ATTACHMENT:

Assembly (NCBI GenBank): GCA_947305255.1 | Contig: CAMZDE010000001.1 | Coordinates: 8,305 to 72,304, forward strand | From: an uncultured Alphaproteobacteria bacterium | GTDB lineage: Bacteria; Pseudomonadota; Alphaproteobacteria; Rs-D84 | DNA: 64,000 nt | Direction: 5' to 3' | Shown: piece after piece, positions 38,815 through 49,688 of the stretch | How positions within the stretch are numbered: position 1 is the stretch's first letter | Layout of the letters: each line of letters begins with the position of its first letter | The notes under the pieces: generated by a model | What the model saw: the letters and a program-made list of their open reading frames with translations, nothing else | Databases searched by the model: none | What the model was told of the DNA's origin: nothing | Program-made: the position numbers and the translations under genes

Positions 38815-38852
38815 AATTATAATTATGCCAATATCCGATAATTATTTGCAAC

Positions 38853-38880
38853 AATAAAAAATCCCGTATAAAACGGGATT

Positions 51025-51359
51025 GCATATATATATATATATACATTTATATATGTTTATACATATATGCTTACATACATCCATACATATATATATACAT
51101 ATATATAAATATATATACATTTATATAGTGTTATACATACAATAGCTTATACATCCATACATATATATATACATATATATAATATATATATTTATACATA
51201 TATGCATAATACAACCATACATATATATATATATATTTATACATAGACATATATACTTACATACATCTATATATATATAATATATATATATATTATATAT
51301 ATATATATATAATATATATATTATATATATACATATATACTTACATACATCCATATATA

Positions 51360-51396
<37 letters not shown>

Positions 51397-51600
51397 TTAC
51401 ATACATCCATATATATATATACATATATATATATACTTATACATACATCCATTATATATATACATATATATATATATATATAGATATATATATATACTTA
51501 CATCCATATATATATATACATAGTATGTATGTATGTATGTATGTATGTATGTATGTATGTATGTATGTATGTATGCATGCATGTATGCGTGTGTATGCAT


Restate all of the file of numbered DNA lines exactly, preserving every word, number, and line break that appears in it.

Assembly (NCBI GenBank): GCA_947305255.1 | Contig: CAMZDE010000001.1 | Coordinates: 8,305 to 72,304, forward strand | From: an uncultured Alphaproteobacteria bacterium | GTDB lineage: Bacteria; Pseudomonadota; Alphaproteobacteria; Rs-D84 | DNA: 64,000 nt | Direction: 5' to 3' | Shown: piece after piece, positions 38,815 through 49,688 of the stretch | How positions within the stretch are numbered: position 1 is the stretch's first letter | Layout of the letters: each line of letters begins with the position of its first letter | The notes under the pieces: generated by a model | What the model saw: the letters and a program-made list of their open reading frames with translations, nothing else | Databases searched by the model: none | What the model was told of the DNA's origin: nothing | Program-made: the position numbers and the translations under genes

Positions 38815-38852
38815 AATTATAATTATGCCAATATCCGATAATTATTTGCAAC

Positions 38853-38880
38853 AATAAAAAATCCCGTATAAAACGGGATT

Positions 51025-51359
51025 GCATATATATATATATATACATTTATATATGTTTATACATATATGCTTACATACATCCATACATATATATATACAT
51101 ATATATAAATATATATACATTTATATAGTGTTATACATACAATAGCTTATACATCCATACATATATATATACATATATATAATATATATATTTATACATA
51201 TATGCATAATACAACCATACATATATATATATATATTTATACATAGACATATATACTTACATACATCTATATATATATAATATATATATATATTATATAT
51301 ATATATATATAATATATATATTATATATATACATATATACTTACATACATCCATATATA

Positions 51360-51396
<37 letters not shown>

Positions 51397-51600
51397 TTAC
51401 ATACATCCATATATATATATACATATATATATATACTTATACATACATCCATTATATATATACATATATATATATATATATAGATATATATATATACTTA
51501 CATCCATATATATATATACATAGTATGTATGTATGTATGTATGTATGTATGTATGTATGTATGTATGTATGTATGCATGCATGTATGCGTGTGTATGCAT